Rheocles vatosoa begins to spawn in late October and early November and is believed to have an extended breeding season (2). Based on the reproductive behaviour of a closely-related species, Rheocles alaotrensis, along with an absence of aquatic plants in its habitat, it is thought that Rheocles vatosoa deposits its eggs in patches of coarse gravel (2).


Rheocles range

Rheocles vatosoa is currently known only from the Lokoho River in north-eastern Madagascar, where it occurs in the upper and middle reaches of the main river channel in the general vicinity of the town of Andapa (1) (2) (3) (4). It typically occurs between 400 and 940 metres above sea level (2) (5).


Rheocles habitat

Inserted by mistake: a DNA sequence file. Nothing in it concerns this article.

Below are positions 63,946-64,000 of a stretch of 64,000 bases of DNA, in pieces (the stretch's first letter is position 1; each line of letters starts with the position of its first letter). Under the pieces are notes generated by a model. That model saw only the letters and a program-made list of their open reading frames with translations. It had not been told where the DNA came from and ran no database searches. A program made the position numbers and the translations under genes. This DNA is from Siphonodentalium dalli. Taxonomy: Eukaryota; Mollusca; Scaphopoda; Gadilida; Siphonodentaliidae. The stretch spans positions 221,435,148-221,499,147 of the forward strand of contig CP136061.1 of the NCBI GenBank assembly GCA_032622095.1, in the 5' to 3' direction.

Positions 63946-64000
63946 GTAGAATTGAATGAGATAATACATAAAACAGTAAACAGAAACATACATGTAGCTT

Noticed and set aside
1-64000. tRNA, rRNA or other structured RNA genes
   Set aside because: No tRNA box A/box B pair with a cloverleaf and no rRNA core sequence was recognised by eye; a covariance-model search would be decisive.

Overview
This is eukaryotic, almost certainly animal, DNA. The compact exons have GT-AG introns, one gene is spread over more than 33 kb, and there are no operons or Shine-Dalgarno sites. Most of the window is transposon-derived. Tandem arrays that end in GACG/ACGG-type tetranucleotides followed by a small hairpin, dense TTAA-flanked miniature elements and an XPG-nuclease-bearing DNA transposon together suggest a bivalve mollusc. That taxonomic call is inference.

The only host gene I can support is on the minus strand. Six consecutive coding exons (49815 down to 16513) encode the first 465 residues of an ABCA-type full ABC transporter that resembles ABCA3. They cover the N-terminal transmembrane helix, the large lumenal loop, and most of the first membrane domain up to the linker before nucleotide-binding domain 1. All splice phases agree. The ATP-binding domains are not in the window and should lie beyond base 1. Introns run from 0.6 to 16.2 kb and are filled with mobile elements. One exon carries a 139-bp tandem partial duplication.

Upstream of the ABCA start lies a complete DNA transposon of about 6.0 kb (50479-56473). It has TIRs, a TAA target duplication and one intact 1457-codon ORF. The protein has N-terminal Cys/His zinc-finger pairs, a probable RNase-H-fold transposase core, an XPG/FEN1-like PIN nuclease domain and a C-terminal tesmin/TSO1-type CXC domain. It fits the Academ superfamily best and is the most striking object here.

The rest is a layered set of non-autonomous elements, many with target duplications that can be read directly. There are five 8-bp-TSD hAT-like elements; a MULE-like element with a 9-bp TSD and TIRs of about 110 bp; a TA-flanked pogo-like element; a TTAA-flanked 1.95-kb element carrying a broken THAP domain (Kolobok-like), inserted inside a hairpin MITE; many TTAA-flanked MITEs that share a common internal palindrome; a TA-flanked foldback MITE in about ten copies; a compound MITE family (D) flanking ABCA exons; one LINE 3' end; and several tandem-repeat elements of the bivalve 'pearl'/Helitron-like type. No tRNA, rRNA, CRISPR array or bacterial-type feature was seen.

A freshwater species, Rheocles vatosoa occupies clear waters of both rapidly flowing rivers and small brooks, over gravel or coarse sand bottoms (2).


Rheocles status

Classified as Vulnerable (VU) on the IUCN Red List (1).

IUCN Red List species status – Vulnerable


Rheocles threats

According to local residents in the Andapa region, Rheocles vatosoa was formerly abundant throughout the Lokoho river basin; however, numbers have declined substantially over the past half century as native vegetation has been replaced with rice paddies, and this species is now restricted to streams that drain the slopes of the surrounding mountains, which still retain some forest cover (2). Continuing loss of habitat from deforestation and the presence of exotic predators and competitors, such as the eastern mosquitofish (Gambusia holbrooki), the green swordtail (Xiphpphorus helleri) and the spotted snakehead (Channa maculate), pose the principal threats to the long-term survival of Rheocles vatosoa (2) (3) (5) (6).